In a statement made on Wednesday in Niamey, the United States expressed its willingness to renew cooperation with Niger, contingent upon the military regime that seized power in a coup at the end of July committing to a notably brief transition period.
Following the July 26 coup that ousted elected President Mohamed Bazoum, Washington suspended its cooperation with Niger. However, during her visit to Niamey, the U.S. Deputy Secretary of State for African Affairs held discussions with several Nigerien officials, including Prime Minister Ali Mahaman Lamine Zeine, who was appointed by the military.
The U.S. Deputy Secretary of State emphasised the necessity for the Nigerien military to announce “a deadline for a rapid and credible transition” leading to the establishment of a democratically elected government. She stated to the press on Wednesday, “We have confirmed that we are ready to resume our cooperation if the CNSP (military regime) takes the steps I have outlined.”
The military regime has proposed a maximum three-year transition period before transferring power back to civilians, with the duration to be determined through a national dialogue that will be convened imminently.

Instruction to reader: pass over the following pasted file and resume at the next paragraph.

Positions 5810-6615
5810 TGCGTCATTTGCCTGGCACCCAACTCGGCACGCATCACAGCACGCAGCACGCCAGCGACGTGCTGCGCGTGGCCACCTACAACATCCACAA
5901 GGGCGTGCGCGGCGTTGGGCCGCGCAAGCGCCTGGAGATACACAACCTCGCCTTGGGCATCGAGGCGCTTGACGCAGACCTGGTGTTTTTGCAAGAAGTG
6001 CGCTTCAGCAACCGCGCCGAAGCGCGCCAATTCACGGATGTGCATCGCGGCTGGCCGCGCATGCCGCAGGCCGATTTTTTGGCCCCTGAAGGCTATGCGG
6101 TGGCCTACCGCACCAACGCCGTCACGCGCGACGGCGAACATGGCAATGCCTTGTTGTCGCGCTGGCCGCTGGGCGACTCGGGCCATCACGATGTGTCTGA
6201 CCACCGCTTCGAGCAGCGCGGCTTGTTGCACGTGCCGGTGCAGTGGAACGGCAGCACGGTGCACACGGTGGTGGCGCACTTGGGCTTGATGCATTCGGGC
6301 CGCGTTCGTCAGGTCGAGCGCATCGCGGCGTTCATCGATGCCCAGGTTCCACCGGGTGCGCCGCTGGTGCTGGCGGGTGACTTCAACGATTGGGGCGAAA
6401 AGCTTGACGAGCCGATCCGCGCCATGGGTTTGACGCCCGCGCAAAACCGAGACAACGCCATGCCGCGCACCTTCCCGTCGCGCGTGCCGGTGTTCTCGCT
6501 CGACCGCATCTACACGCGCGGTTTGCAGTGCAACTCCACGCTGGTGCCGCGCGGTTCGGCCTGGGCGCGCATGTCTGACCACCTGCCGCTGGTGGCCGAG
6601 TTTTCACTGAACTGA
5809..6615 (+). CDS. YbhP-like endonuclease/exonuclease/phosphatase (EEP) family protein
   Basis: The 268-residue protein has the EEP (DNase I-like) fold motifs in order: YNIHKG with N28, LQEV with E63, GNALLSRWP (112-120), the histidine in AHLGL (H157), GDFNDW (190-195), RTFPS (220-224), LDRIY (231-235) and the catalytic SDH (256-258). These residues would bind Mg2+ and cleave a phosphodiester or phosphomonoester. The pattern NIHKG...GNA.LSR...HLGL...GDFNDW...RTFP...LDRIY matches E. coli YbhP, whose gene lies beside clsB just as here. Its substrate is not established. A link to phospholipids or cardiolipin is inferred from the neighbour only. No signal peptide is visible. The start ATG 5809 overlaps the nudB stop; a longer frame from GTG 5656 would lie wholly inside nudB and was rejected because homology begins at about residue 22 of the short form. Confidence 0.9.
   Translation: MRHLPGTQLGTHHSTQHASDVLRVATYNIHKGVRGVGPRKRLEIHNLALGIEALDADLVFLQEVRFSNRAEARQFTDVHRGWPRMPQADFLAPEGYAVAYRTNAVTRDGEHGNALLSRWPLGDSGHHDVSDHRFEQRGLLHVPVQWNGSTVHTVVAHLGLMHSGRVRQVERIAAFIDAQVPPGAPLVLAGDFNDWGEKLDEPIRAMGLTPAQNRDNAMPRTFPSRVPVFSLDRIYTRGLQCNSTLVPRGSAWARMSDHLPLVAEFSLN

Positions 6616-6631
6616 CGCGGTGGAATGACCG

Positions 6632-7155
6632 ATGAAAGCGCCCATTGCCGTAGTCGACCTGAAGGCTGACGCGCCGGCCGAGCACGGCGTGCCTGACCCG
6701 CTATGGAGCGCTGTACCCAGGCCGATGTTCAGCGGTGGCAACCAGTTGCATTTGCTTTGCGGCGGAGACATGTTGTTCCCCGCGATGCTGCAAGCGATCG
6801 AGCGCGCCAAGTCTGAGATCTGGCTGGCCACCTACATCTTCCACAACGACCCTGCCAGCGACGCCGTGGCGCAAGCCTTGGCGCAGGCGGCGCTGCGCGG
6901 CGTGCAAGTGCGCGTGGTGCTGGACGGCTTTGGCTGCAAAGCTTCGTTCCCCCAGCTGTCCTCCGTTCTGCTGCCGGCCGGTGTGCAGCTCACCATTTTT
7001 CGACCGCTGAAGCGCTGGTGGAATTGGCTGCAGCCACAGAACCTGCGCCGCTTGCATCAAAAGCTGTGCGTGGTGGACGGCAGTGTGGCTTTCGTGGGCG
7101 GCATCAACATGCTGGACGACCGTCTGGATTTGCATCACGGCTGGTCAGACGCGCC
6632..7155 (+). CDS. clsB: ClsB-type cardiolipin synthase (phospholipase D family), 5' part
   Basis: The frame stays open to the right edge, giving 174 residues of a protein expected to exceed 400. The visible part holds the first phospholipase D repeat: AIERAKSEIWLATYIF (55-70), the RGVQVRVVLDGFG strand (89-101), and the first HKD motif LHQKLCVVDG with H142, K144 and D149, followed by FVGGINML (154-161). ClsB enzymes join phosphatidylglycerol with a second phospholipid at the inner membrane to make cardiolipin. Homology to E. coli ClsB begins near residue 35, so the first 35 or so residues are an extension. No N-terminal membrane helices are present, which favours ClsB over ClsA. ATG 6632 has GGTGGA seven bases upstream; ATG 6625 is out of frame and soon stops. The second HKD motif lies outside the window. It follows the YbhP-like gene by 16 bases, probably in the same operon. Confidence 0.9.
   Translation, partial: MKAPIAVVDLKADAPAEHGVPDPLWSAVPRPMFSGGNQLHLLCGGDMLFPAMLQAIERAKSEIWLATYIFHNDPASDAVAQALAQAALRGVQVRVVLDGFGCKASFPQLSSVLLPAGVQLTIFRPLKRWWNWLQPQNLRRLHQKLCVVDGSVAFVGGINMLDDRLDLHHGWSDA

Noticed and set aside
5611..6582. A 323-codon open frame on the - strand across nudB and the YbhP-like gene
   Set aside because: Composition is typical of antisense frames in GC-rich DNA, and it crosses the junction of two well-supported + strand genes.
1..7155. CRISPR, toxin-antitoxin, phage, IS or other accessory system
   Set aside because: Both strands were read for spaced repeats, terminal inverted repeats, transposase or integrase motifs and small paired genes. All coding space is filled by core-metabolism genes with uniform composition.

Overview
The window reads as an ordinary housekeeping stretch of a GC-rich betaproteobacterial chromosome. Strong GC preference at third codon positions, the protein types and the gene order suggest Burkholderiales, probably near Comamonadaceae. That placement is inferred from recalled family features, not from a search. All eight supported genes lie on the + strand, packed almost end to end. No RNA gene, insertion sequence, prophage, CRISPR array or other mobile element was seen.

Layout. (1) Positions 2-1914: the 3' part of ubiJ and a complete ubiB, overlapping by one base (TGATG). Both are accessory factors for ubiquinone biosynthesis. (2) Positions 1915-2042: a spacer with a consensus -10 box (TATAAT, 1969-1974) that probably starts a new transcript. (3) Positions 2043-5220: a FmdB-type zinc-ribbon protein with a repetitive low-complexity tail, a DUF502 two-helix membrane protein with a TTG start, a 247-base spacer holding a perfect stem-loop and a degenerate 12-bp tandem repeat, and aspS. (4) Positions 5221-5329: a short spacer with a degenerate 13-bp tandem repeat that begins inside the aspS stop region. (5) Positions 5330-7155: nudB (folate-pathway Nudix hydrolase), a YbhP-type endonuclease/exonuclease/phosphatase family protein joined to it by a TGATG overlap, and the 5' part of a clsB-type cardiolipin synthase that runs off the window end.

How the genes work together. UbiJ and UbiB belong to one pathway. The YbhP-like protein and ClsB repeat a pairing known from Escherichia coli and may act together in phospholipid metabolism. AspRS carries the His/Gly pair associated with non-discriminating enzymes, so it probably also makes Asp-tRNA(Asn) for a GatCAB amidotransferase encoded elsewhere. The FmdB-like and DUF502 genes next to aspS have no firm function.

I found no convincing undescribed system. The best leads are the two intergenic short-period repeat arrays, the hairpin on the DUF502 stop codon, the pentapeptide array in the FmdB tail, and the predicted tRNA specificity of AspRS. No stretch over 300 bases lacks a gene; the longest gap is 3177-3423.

Regarding the fate of former President Mohamed Bazoum, the U.S. Deputy Secretary of State, Ms. Phee, indicated that they have “agreed to reach a satisfactory solution” for him, his family, and members of his government. Since the coup, Bazoum has been confined to his residence along with his wife and son, while several former dignitaries have either been arrested or fled the country.
On Sunday, Ms. Phee participated in a summit of the Economic Community of West African States (ECOWAS) presidents in Abuja, where the organization maintained strict economic and financial sanctions imposed on Niger following the coup. The easing of these sanctions is conditioned upon a notably “short transition.”
“I encourage the CNSP (military regime) to respond positively to the ECOWAS offer for negotiation; the United States supports the resolutions of the regional organisation,” clarified the U.S. diplomat.
Additionally, the newly appointed U.S. ambassador to Niger, Kathleen FitzGibbon, is expected to present her credentials to the authorities soon, as confirmed by Nigerien Minister of Foreign Affairs Bakary Yaou Sangaré in early December. The arrival of the ambassador further signals the United States’ commitment to engaging with Niger and fostering diplomatic relations.